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Compound 5-Small inverted retro-snub icosicosdodecahedra

 
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indigotwilight



Joined: 02 Apr 2011
Posts: 16

PostPosted: Mon Apr 04, 2011 9:40 pm    Post subject: Compound 5-Small inverted retro-snub icosicosdodecahedra Reply with quote

My first day of experimenting with the full version of stella4d.
After following the tutorials, I thought I'd have a go at creating some compounds of my own using the techniques described.

Here's a compound of 5 small inverted retrosnub icosicosidodecahedra (5-SIRIID). I made it by first loading up the SIRIID, and adding to memory (slot 1).

Then I loaded up a dodecahedron, set the minimum edge length to 1.5, and changed the colour to something not in the previous SIRIID. (the edge length seems to change the relative size of the dodecahedon to SIRIID.)

Do add/blend from memory to load up the previously stored SIRIID.

ctrl+shift - right click to split the model and reveal the pentagons of the dodecahedron inside (as described in the youtube tutorial)

select a pentagon, ctrl+shift+right click to close. Store in memory slot 3.


Next, load up the compound of 5 dodecahedra, and augment using the SIRIID-dodecahedron compound stored in memory slot 3. The settings in the augmentation window are the same as those given in the tutorial.

Accept and zoom out to see the completed polyhedron compound.



Here's a render of what it looks like.



Twi
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robertw
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Joined: 10 Jan 2008
Posts: 395
Location: Melbourne, Australia

PostPosted: Thu Apr 07, 2011 1:22 pm    Post subject: Reply with quote

Nice. Will you be making one from paper? Wink
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indigotwilight



Joined: 02 Apr 2011
Posts: 16

PostPosted: Thu Apr 07, 2011 2:10 pm    Post subject: Reply with quote

robertw wrote:
Nice. Will you be making one from paper? Wink



If only I could, but I fear it would take too long and seriously test my patience to the limit.
I printed the net to pdf (using cutePDF) to have a look. There's so many tiny parts to it.
One of my goals though is to build a small inverted retro snub icosicosidodecahedon. The shortest edge length is still too small for any model that'll fit in a glass cabinet.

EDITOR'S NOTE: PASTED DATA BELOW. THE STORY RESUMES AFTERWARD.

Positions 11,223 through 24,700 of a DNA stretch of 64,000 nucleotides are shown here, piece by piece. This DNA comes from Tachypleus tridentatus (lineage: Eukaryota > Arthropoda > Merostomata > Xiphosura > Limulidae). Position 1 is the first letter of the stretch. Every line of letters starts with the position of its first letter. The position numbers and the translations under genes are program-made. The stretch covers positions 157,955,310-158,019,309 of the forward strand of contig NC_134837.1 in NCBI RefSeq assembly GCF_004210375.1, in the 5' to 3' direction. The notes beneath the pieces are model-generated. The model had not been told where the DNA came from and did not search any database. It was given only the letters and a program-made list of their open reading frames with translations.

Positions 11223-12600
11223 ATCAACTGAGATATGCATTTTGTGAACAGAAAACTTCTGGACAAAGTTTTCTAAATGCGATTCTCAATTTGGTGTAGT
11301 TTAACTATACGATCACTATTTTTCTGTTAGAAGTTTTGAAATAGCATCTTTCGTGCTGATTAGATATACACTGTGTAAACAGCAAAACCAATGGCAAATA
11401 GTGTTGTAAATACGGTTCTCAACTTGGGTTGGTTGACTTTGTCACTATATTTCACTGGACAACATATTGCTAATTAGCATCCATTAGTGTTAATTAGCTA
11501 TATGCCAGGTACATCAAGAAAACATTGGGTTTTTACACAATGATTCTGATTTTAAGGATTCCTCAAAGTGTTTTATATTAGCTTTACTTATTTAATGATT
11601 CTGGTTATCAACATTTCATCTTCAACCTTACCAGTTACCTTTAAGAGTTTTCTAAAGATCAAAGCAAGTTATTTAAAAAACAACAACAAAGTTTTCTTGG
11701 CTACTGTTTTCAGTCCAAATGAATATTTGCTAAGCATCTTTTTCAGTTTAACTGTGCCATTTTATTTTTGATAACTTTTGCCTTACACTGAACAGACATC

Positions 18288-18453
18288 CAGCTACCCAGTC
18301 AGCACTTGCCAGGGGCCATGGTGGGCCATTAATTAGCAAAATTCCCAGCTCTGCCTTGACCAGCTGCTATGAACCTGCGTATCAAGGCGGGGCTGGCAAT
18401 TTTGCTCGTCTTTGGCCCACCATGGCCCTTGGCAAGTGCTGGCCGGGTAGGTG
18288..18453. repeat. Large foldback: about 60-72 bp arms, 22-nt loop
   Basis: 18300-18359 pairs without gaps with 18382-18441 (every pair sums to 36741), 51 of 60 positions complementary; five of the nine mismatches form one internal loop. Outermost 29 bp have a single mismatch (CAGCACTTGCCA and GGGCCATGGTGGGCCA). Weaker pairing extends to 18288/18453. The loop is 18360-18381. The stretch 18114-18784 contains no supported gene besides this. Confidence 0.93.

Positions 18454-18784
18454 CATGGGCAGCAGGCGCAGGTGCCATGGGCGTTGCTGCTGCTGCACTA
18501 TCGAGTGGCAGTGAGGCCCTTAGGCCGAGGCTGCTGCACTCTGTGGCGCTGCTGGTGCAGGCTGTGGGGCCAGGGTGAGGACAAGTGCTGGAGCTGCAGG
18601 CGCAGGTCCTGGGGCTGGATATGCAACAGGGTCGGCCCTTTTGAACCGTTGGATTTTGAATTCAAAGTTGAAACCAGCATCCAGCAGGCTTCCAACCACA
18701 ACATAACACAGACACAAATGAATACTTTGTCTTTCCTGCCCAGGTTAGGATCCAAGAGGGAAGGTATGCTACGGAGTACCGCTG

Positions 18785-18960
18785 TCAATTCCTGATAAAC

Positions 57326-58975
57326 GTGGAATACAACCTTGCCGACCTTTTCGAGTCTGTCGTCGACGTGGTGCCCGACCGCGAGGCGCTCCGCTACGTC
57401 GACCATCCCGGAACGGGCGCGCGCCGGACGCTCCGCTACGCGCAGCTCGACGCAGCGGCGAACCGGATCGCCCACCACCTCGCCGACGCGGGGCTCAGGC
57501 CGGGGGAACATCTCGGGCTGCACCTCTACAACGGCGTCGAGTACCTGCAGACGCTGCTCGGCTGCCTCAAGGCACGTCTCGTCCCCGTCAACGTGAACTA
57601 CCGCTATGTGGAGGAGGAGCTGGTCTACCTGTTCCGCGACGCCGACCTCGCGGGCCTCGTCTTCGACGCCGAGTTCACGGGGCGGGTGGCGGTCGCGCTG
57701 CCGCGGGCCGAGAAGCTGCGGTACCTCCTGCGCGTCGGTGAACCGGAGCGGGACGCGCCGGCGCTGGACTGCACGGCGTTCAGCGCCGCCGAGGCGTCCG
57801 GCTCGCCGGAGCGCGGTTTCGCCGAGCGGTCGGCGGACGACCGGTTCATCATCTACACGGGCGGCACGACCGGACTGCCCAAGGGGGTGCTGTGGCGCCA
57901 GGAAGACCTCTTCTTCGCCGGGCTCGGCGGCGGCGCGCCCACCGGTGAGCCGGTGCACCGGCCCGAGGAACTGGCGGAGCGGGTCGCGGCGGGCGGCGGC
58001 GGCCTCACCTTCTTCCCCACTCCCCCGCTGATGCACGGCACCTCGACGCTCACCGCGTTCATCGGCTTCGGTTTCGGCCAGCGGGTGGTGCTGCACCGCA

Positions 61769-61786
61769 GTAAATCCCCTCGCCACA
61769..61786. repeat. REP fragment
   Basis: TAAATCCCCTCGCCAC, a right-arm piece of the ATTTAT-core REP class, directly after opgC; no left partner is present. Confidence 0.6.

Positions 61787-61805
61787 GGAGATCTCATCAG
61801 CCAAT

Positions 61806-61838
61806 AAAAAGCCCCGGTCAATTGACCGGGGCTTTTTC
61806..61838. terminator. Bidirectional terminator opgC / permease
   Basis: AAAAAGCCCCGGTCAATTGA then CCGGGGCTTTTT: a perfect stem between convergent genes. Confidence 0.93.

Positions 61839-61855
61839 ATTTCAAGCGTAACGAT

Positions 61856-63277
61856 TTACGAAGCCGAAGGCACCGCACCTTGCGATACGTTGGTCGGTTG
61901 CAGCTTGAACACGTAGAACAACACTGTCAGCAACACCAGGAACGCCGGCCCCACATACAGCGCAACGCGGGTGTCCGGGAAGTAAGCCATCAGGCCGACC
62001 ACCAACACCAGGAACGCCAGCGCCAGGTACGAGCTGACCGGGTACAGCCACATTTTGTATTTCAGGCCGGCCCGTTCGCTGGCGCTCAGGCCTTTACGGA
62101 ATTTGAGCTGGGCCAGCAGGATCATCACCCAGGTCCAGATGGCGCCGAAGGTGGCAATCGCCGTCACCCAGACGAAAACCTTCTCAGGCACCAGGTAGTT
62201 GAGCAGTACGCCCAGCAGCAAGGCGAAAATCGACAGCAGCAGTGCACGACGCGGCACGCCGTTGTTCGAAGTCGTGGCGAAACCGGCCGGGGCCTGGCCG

Perhaps Stella could have a 'simplify model' function? Many of those tiny parts would barely be noticed if they were removed. (The compound of 5 SIRIID had a shortest edge length of 0.4 microns!). Perhaps the simplify model could be interfaced as a user input value to 'delete all edges less than x'. Stella4d would then interpolate over those regions to close the surface and produce a simplified version of the model.
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robertw
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Joined: 10 Jan 2008
Posts: 395
Location: Melbourne, Australia

PostPosted: Thu Apr 07, 2011 2:47 pm    Post subject: Reply with quote

Well I wasn't serious about making it. I certainly wouldn't try!

You can simplify models yourself with stellation mode to remove small chunks that make things difficult.

I think maybe less than ten accurate models of the small inverted retro snub icosicosidodecahedron have ever been made. Even Fr. Magnus Wenninger used nets with a small mistake in them, that missed the smallest parts. I think the models that have been made have been at least a metre wide. At that size, the smallest part is just over 3mm, which isn't too bad.
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indigotwilight



Joined: 02 Apr 2011
Posts: 16

PostPosted: Fri Apr 15, 2011 1:23 pm    Post subject: Reply with quote

Thanks.. I'll give it a go. Very Happy

Interesting you mention Magnus Wenninger. I remember finding an old copy of his book, Polyhedron Models, in the school library when I was a kid. When I browsed through it, I saw all these different stars I could make - so took it out to try and build some.
The first polyhedron I made was a dodecahedron, and then an icosidodecahedron. After that, I attempted a number of stellations of the icosahedron - carefully tracing the nets from the book using greaseproof paper from the kitchen, which I then transferred onto thin card. Or (with the simpler facets) drew them by hand using a protractor and ruler.

I wanted to make a SIRIID back then.
It is now on the list of things to do.

A 3mm edge length is definitely doable.
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